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as to your Buthrotum. When I was at my Pompeian villa, Antony came to Misenum: but left it for Samnium before I heard of his arrival. You must not build too much hope on him. Accordingly, I shall have to see to Buthrotum at Rome. L. Antonius's' speech-shocking! Dolabella'sfamous ! By all means let him keep his money, so long as he pays on the Ides. I am sorry for dear Tertia's ? miscarriage: we want as many Cassii produced as Bruti. I wish it may be true about the Queen and that Cæsar of hers. 3

I have answered your first letter: I now come to your second. I will see to the Quinti and Buthrotum when I come, as you say. Thank you for supplying my son. You think me mistaken in my idea that the constitution depends on Brutus The truth is that it will all go or will be saved by him and his friends. You urge me to send you a written copy of a speech to the people. Well, here, my dear Atticus, you may take it from me as a general maxim applicable to the affairs in which we have had a fairly wide experienceno one, whether poet or orator, ever yet thought anyone else better than himself. This is the case even with bad ones.

What can you expect of the brilliant and accomplished Brutus. I had actual experience of him recently in the matter of the edict.4 I drafted one on your request. I liked mine, he his. Nay, more, when in answer to what I may almost call his entreaties I had dedicated my book “On the best Style of Oratory” to him, he wrote not only to me, but to you also,

1 Brother of Marcus Antonius. He was tribune this year, and had been speaking about a distribution of land.

2 Tertia, half-sister of Brutus, and wife of Cassius. She was daughter of Servilia by D. Iunius Silanus. Another sister was married to Lepidus.

3 Some report of harm having happened to Cleopatra. The son called . Cæsarion (Suet. Aug. 17) was believed to be Cæsar's, though Cæsar himself is said to have denied it, and his friend C. Oppius published a pamphlet to disprove it. Suetonius (Iul. 52) says that Cæsar granted Cleopatra permission to call the boy after him as a favour. And Plutarch (Cæs. 49) attributes the assertion to the common talk of Alexandria. Antony always maintained it however, even in his will (Dio 49, 4; 50, 3).

4 Atticus had suggested Cicero sending a draft of a contio for Brutus to deliver. Cicero replies that Brutus would prefer to compose his own, as he did in the case of an edict, of which Cicero had supplied a sketch. See Letter DCCXXXVII, p. 64.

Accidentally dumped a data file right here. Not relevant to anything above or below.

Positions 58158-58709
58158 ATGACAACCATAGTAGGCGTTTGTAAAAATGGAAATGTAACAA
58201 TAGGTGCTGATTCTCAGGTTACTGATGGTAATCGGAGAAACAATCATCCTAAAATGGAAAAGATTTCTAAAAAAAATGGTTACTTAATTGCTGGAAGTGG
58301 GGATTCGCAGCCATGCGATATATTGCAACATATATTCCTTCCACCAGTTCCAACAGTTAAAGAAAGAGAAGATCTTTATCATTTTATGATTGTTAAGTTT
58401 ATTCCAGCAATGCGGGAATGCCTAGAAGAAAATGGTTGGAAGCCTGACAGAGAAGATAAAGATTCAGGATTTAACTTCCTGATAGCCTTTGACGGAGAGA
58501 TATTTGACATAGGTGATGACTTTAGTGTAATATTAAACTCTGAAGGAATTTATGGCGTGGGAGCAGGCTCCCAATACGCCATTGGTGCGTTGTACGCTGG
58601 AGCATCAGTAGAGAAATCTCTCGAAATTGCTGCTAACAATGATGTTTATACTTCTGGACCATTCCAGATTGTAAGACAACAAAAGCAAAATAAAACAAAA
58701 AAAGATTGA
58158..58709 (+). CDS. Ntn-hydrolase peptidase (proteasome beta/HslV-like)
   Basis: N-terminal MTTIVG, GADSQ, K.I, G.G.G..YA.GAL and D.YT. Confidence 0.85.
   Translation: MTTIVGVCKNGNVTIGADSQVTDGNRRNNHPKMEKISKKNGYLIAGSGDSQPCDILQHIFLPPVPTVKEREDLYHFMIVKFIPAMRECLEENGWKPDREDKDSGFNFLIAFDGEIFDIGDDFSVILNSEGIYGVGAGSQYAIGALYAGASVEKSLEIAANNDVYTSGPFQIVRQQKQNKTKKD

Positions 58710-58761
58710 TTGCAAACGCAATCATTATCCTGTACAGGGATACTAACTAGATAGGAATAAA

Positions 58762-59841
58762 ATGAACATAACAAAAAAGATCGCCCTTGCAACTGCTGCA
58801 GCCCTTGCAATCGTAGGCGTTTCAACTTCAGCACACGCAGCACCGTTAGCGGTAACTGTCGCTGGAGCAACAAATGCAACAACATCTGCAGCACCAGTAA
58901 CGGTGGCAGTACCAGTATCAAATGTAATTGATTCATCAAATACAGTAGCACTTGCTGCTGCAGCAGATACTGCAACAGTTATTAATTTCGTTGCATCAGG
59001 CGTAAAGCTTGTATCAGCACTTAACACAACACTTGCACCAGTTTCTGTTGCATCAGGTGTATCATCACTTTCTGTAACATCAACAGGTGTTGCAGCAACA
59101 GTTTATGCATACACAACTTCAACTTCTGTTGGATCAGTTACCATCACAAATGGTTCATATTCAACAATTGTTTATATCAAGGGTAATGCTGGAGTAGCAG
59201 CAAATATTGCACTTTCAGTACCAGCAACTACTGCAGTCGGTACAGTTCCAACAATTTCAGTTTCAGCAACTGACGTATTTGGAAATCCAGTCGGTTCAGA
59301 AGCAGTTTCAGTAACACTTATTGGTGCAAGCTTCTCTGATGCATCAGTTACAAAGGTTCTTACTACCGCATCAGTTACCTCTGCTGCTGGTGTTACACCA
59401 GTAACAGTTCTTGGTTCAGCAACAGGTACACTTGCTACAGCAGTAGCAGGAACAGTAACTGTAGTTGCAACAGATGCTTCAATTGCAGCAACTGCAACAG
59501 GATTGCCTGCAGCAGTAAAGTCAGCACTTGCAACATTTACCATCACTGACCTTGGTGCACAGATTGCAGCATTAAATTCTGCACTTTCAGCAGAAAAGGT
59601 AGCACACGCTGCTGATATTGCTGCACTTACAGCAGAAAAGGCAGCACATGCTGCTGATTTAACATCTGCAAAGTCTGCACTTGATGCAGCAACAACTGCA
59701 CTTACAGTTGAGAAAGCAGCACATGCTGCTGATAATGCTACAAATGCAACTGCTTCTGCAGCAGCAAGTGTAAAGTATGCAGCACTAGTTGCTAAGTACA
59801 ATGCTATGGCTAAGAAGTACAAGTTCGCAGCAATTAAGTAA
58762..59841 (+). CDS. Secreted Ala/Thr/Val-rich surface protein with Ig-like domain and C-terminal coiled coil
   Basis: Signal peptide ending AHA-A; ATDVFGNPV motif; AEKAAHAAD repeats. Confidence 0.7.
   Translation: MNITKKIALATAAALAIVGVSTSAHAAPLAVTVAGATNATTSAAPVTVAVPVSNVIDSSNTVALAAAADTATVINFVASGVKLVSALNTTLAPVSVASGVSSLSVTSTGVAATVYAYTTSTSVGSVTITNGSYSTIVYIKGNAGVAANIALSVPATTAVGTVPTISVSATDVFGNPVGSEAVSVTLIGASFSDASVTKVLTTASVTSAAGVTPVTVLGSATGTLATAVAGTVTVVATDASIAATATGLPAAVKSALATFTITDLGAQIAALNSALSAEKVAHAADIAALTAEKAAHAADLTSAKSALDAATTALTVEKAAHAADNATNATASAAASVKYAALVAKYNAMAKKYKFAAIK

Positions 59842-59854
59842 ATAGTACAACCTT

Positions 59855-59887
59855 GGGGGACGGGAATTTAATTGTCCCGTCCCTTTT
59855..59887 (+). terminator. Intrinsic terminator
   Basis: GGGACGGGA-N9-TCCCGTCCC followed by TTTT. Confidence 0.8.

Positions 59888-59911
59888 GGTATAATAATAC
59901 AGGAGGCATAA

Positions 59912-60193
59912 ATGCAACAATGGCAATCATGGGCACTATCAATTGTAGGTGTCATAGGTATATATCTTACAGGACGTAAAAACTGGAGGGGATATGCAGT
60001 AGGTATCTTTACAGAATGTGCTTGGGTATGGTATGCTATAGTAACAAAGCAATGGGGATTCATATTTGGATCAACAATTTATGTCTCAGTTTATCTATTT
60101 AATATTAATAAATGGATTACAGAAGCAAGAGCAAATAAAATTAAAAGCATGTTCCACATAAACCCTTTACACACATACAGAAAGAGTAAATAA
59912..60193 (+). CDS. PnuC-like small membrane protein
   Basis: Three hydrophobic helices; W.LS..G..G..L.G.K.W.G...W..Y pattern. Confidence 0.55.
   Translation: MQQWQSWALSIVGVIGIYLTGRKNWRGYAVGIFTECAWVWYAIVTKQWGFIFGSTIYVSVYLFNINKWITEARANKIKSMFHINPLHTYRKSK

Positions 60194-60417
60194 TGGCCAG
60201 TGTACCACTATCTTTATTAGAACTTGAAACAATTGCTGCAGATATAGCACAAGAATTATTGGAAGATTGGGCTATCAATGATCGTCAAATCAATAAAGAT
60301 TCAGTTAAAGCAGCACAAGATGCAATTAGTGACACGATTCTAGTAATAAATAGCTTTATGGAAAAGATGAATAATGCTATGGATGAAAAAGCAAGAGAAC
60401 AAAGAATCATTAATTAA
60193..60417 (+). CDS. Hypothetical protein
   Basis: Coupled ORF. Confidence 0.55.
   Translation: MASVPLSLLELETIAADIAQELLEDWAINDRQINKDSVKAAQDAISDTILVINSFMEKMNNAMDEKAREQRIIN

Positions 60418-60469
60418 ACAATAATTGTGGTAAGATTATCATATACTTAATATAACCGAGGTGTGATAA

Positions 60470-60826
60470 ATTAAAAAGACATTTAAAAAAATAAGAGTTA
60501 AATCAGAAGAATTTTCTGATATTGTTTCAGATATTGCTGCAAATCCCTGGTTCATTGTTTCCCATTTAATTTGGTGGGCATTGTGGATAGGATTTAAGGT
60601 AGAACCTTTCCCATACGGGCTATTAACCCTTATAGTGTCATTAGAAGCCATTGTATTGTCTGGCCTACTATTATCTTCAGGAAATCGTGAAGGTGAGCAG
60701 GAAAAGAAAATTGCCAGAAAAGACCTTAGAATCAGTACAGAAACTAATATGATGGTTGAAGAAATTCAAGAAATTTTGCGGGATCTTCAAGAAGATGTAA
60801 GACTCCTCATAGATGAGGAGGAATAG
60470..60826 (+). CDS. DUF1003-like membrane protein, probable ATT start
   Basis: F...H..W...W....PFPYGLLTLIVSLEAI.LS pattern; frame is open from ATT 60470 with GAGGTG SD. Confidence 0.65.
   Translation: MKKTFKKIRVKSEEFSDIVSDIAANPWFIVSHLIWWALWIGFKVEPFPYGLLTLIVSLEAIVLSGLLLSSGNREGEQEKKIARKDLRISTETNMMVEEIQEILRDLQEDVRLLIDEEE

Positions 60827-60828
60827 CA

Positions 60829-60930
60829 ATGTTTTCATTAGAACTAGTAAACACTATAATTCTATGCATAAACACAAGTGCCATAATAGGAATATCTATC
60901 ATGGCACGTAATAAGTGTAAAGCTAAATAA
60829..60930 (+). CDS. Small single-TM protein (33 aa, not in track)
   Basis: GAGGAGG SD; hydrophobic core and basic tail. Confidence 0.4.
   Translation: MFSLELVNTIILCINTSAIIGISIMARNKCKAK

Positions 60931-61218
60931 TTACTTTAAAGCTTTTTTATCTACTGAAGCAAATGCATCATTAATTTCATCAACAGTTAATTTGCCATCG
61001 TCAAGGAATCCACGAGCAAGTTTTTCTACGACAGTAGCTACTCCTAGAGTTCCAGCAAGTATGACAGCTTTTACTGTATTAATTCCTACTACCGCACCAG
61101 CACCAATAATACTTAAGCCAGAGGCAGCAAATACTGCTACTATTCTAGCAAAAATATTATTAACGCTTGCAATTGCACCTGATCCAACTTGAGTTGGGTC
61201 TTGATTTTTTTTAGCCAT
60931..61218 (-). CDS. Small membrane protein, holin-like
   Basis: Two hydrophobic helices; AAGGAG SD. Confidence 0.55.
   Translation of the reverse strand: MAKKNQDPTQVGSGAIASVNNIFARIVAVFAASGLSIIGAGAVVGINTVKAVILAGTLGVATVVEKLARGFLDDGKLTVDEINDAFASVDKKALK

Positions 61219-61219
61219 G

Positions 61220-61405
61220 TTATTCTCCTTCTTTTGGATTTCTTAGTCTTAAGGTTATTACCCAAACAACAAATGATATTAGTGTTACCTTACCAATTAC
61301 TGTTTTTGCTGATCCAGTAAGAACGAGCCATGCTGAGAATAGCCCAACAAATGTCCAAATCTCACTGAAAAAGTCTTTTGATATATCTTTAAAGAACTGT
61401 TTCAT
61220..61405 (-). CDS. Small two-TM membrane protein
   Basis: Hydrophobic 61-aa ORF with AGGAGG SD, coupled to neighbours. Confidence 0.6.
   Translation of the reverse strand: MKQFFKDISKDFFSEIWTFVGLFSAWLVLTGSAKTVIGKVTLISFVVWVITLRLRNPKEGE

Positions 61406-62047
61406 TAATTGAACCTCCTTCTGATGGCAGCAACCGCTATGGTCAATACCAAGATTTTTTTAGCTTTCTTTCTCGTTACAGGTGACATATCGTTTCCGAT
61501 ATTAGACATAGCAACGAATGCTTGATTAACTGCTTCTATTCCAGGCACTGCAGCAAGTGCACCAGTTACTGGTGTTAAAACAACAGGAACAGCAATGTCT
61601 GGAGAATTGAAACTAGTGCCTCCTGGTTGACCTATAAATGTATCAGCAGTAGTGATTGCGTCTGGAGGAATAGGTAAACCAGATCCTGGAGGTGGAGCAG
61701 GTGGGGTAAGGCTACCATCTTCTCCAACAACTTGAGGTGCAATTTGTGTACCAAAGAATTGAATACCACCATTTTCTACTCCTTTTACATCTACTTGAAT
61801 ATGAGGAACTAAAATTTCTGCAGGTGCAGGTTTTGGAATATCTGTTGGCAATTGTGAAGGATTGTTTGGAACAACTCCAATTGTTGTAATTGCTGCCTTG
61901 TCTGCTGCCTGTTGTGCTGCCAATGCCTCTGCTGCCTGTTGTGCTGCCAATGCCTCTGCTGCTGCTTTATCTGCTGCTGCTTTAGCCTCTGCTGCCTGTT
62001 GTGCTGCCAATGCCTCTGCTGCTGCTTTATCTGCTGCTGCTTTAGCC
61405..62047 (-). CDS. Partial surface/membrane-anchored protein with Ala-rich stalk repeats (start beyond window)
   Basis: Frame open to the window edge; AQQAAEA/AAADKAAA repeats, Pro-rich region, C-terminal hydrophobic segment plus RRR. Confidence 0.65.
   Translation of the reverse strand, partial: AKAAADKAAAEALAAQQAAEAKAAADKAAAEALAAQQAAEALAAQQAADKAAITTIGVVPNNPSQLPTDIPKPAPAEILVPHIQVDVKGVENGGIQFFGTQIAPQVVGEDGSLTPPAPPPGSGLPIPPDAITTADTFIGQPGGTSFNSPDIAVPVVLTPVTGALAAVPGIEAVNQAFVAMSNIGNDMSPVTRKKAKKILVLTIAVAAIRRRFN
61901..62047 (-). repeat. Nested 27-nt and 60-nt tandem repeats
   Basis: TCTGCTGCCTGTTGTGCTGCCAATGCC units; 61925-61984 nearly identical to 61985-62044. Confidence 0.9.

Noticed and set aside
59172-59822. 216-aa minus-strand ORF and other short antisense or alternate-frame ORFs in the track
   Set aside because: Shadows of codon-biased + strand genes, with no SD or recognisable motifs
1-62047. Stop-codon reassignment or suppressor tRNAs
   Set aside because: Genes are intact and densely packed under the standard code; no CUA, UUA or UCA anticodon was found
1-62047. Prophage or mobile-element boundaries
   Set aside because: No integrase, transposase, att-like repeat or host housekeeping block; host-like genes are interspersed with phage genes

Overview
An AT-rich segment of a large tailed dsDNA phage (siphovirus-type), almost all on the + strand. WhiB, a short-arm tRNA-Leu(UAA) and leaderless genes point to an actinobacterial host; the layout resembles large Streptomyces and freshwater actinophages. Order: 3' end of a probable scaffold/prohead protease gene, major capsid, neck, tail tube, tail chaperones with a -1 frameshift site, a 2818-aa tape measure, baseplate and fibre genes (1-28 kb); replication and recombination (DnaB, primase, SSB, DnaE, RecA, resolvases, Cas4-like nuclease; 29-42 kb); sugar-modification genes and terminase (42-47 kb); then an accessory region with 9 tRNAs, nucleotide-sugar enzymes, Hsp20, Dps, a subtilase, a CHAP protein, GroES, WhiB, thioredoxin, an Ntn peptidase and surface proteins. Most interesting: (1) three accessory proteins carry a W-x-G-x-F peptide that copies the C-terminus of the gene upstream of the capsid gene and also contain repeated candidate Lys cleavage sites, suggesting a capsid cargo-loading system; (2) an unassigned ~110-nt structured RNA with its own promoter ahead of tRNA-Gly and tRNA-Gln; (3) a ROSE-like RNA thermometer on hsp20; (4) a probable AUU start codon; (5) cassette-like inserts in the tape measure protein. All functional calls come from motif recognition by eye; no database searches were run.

to say that he did not agree with my choice of style. Wherefore, pray, let each man write for himself:

“Each man has the best of wives :

So have I.
That you have a sweeter love,

I deny."

It is not well put, for it is by Atilius,' the most wooden of poets. And I only hope he may be allowed to deliver a speech at all! If he can but shew himself in the city with safety, it will be a triumph for us. For if he sets up as a leader in a new civil war, no one will follow him, or only such as can be easily beaten.

Now for your third letter. I am glad that Brutus and Cassius liked my letter. Accordingly, I have written back to them. They want Hirtius made a better citizen by my influence. Well, I am doing my best, and his language is very satisfactory, but he passes his time and almost share houses with Balbus, who also uses loyalist language. What to believe of that I must leave you to determine. I see that you are much pleased with Dolabella ; I am eminently so. I saw a good deal of Pansa at Pompeii. He quite convinced me of the soundness of his views and his desire for peace. I can see plainly that a pretext for war is being sought. I quite approve of the edict of Brutus and Cassius. You wish me to turn over in my mind what course I think they ought to take. We must adapt our plans to circumstances, which you see change every hour. Dolabella seems to me to have done a great deal of good both by that first move of his and by this speech against Antonius. Certainly there is progress. Now, too, we seem likely to have a leader; which is the one thing the country towns and loyal citizens want. allude to Epicurus and venture to quote : “Engage not in politics”? Does not the frown of our Brutus warn you off from such talk? The younger Quintus, as you say, is Antony's right hand. By his means, therefore, we shall get what we want. I am anxious to in case Lucius An

Do you

| A translator of tragedies and comedies. See de Fin. i. $ 2, where Cicero, speaking of his translation of the Electra of Sophocles, calls him a ferreus poeta, « stiff.”

tonius has introduced Octavius to a public meeting, as you think he will, what kind of speech he has made. I can add no more, for Cassius's letter-carrier is just about to start. I am going directly to call on Pilia ; thence to dinner with Vestorius' by boat. Best love to Attica.